Bigger Stronger Faster* (2008)
Featurette-Behind The Scenes
Deleted Scenes-sixteen deleted scenes
|Year Of Production||2008|
|RSDL / Flipper||RSDL (31:44)||Cast & Crew|
|Start Up||Ads Then Menu|
|Region Coding||4||Directed By||Chris Bell|
|Pan & Scan/Full Frame||Unknown||
English Dolby Digital 5.1 (448Kb/s)
English Dolby Digital 2.0 (224Kb/s)
|Widescreen Aspect Ratio||1.75:1|
|Video Format||576i (PAL)|
|Original Aspect Ratio||1.78:1||Miscellaneous|
|Annoying Product Placement||No|
|Action In or After Credits||No|
Documentaries, like the development of motion pictures, have come a long way since Robert Flaherty's look at eskimo life in his 1922 feature, Nanook of the North. Back then, the filmmaker sought to tell a story via re-enactments, or by splicing together live action sequences, like in Dziga Vertov's Man with the Movie Camera. In the 1960s and 1970s, with the advent of technology, documentary filmmakers sought to shoot films as they happened with smaller crews and portable equipment. Retrospective, archive footage and subject interviewing would come later. Examples of this include the Maysles Brothers' Salesman and Grey Gardens and D.A. Pennebaker's Monterey Pop Festival and Don't Look Back, the famous documentary that covered Bob Dylan's 1965 tour of the United Kingdom. Beyond the 1970s, documentaries have developed further into unique works worthy of cult status, such as Eleanor Coppola's narrated film on her husband's 1979 feature film, Apocalypse Now called Hearts of Darkness: A Filmmaker's Apocalypse and Les Blank's similar look behind the scenes of Werner Herzog's Fitzcarraldo, 1982's Burden of Dreams. The 1980s then took this behind-the scenes exposure to a new level when Rob Reiner's 1984 cult hit, This is Spinal Tap was released, a satirical look at a modern rock band. The mockumentary has so far defined Sasha Baron Cohen's film career and it has had it's influence upon the documentary genre as a political or social issue vehicle, with an emphasis on satire and the role of the filmmaker becoming the narrator, both off-screen and on-screen.
It is in this style that Chris Bell brings us Bigger, Faster, Stronger* (The asterisk is a clever pun against athletic records that have been achieved with the aid of anabolic steroids). Bell's voice-over narration of his expose on America's attitude to anabolic steroids and its conflict with the American way of chasing a dream via fair means, mimics Michael Moore (Bowling for Columbine, Fahrenheit 9/11) and Morgan Spurlock (Super Size Me), and is quite thought-provoking. He begins by championing what it means to be American, for him and his brothers it meant looking up to your heroes and emulating them in achieving success, so long as you work hard at it. The heroes Bell mentions specifically are Arnold Schwarzenegger, Hulk Hogan and Sylvester Stallone, for him and his older brother, Mike and younger brother, Mark, wrestling and body-building was the epitome of American manhood and strength.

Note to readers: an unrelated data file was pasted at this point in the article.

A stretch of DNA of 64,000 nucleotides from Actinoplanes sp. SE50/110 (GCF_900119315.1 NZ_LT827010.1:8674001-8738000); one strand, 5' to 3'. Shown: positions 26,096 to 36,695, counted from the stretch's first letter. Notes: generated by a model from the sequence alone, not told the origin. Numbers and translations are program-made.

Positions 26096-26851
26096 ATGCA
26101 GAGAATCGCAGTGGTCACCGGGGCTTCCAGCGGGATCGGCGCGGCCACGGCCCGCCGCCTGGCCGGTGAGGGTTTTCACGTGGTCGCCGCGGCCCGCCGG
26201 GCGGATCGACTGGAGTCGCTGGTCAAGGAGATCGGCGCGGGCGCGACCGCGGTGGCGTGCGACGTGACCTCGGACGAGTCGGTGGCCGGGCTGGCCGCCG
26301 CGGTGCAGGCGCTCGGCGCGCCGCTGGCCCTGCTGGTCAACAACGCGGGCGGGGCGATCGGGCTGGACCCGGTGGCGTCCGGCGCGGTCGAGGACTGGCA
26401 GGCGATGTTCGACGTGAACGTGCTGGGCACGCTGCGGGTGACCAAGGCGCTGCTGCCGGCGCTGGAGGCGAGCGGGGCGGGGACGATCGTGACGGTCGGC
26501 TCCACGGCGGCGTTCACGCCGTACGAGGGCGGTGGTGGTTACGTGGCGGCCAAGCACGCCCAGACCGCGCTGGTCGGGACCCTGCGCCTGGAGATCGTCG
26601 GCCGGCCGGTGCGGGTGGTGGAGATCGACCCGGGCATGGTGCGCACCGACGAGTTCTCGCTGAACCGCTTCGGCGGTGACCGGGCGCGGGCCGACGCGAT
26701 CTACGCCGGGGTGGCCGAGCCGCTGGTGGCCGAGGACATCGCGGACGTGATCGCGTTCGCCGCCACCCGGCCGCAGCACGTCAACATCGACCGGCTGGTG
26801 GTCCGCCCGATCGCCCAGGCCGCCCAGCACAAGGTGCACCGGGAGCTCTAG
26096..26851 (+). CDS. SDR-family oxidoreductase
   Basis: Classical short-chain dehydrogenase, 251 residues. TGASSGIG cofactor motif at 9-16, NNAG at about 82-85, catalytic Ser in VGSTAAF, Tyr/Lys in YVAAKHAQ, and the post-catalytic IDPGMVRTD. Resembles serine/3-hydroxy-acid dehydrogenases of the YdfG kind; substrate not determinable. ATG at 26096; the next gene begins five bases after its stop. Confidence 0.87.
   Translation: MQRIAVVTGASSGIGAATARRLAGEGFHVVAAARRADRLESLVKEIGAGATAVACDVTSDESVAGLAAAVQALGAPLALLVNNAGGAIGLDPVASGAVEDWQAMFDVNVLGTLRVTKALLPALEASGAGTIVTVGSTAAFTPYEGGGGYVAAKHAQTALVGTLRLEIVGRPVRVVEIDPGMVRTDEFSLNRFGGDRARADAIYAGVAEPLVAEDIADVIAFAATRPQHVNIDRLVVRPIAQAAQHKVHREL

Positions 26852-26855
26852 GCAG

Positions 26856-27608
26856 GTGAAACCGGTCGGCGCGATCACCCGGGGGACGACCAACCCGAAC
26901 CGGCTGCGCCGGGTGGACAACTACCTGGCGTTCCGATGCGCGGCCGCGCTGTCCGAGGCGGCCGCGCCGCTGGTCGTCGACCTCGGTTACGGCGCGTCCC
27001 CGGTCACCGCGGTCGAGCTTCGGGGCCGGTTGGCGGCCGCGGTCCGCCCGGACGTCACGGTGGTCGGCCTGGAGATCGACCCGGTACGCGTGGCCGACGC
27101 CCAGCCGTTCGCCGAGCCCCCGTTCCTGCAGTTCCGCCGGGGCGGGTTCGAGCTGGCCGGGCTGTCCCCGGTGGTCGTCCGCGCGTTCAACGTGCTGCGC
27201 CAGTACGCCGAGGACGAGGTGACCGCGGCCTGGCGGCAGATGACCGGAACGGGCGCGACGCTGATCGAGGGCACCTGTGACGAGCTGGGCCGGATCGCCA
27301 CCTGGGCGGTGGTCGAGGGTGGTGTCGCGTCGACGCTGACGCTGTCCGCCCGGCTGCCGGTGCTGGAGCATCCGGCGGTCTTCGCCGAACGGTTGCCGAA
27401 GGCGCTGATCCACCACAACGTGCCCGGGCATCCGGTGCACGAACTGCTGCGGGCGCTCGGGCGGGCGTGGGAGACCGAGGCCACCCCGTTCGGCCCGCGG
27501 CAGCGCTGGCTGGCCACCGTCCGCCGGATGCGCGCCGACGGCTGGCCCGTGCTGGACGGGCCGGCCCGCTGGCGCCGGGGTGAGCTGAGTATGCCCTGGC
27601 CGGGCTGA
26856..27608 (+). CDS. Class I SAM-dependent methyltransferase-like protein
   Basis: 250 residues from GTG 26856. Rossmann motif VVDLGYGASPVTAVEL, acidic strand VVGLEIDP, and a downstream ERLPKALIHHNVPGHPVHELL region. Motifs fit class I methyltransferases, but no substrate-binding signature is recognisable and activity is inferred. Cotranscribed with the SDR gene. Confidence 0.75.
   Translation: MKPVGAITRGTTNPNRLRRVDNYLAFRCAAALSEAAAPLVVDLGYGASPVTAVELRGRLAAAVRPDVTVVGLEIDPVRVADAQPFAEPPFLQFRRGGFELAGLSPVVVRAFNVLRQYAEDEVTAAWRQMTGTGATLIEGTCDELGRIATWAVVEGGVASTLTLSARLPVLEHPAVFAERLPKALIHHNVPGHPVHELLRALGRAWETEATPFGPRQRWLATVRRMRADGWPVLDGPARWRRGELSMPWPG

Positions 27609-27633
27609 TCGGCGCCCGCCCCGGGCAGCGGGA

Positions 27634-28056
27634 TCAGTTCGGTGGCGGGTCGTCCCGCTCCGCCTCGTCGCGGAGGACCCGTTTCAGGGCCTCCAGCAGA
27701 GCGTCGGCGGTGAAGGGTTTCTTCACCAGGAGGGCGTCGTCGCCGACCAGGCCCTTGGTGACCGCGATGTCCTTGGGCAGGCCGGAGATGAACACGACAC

The film is subtitled 'Is it cheating if everyone's doing it?' but it really should be subtitled 'The side-effect of being American'. Bell convincingly presents an argument that anabolic steroids are a tool for helping Americans achieve success in all sorts of endeavours such as athletics, baseball, NFL, music or even war. He quotes George S Patton's speech, as depicted by George C. Scott in the 1970 film, Patton, "Americans love a winner and will not tolerate a loser. Americans play to win all the time." It is this spirit of competitiveness and intolerance to failure that drives America's over-achievers to use steroids to maintain their competitive edge. Bell further emphasises his point by portraying or implying Arnold Schwarznegger, Hulk Hogan, Sylvester Stallone, Barry Bonds, Mark McGwire, Carl Lewis, Ben Johnson and Marion Jones all achieved success with the use of steroids.
Bell seeks to debunk the health concerns of steroids by showing other ordinary Americans who use steroids to achieve their goals, such as military pilots, porn stars, fitness models, gym junkies and AIDS patients, all who have benefited from taking steroids. Dr Wade Exum, the director of Drug Control Administration for the US Olympic Committee from 1991 to 2000 states that there are archived, written records detailing 2000 athletes that failed drug tests during his nine years in his role. If everyone's doing it, is it cheating? Bell and his brothers' dreams to become body-builders/pro-wrestlers and their struggles are documented throughout the film, with many coaches and experts espousing the benefits of taking steroids to achieving the American dream, otherwise, as Greg Valentino in the film points out, "being like your heroes (without the aid of steroid use) is a pipe-dream."